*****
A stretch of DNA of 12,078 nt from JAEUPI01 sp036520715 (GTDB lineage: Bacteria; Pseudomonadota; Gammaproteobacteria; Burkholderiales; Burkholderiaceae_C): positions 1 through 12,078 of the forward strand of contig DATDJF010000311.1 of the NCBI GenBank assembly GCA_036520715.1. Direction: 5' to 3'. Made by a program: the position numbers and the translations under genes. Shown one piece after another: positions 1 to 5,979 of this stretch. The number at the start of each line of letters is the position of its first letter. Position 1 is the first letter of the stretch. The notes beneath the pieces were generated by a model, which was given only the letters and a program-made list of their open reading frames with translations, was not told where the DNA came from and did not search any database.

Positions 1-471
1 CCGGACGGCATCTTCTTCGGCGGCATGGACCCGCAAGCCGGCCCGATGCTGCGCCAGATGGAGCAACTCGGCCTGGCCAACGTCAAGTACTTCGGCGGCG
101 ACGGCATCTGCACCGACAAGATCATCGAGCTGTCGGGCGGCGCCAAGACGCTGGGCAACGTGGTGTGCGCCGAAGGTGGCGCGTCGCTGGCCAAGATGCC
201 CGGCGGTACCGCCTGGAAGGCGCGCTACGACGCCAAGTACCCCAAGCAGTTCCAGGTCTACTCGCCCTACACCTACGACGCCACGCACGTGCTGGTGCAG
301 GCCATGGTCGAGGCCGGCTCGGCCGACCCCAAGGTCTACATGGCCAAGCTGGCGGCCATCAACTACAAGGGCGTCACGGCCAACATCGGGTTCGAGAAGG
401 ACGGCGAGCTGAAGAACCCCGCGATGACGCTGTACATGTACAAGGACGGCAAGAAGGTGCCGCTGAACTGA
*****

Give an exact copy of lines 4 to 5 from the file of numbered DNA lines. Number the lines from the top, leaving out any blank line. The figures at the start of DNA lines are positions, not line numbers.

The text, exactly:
101 ACGGCATCTGCACCGACAAGATCATCGAGCTGTCGGGCGGCGCCAAGACGCTGGGCAACGTGGTGTGCGCCGAAGGTGGCGCGTCGCTGGCCAAGATGCC
201 CGGCGGTACCGCCTGGAAGGCGCGCTACGACGCCAAGTACCCCAAGCAGTTCCAGGTCTACTCGCCCTACACCTACGACGCCACGCACGTGCTGGTGCAG